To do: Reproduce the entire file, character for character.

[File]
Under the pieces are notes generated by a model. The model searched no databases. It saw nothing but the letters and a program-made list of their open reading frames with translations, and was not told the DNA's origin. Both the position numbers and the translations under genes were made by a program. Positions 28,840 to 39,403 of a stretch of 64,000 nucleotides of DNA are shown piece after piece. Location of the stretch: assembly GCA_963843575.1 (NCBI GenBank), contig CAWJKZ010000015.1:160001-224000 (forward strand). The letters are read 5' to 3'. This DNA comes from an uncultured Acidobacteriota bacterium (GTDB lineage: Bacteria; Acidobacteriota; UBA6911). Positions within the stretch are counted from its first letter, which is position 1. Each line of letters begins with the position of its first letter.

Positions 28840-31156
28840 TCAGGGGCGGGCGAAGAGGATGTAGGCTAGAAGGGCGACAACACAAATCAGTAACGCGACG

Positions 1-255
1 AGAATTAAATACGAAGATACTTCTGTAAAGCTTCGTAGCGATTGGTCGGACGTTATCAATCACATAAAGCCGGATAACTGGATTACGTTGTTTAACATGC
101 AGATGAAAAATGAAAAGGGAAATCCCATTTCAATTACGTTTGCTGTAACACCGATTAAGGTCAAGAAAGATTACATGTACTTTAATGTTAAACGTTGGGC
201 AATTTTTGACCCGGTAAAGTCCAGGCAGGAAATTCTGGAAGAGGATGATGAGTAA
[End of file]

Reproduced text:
Under the pieces are notes generated by a model. The model searched no databases. It saw nothing but the letters and a program-made list of their open reading frames with translations, and was not told the DNA's origin. Both the position numbers and the translations under genes were made by a program. Positions 28,840 to 39,403 of a stretch of 64,000 nucleotides of DNA are shown piece after piece. Location of the stretch: assembly GCA_963843575.1 (NCBI GenBank), contig CAWJKZ010000015.1:160001-224000 (forward strand). The letters are read 5' to 3'. This DNA comes from an uncultured Acidobacteriota bacterium (GTDB lineage: Bacteria; Acidobacteriota; UBA6911). Positions within the stretch are counted from its first letter, which is position 1. Each line of letters begins with the position of its first letter.

Positions 28840-31156
28840 TCAGGGGCGGGCGAAGAGGATGTAGGCTAGAAGGGCGACAACACAAATCAGTAACGCGACG

Positions 1-255
1 AGAATTAAATACGAAGATACTTCTGTAAAGCTTCGTAGCGATTGGTCGGACGTTATCAATCACATAAAGCCGGATAACTGGATTACGTTGTTTAACATGC
101 AGATGAAAAATGAAAAGGGAAATCCCATTTCAATTACGTTTGCTGTAACACCGATTAAGGTCAAGAAAGATTACATGTACTTTAATGTTAAACGTTGGGC
201 AATTTTTGACCCGGTAAAGTCCAGGCAGGAAATTCTGGAAGAGGATGATGAGTAA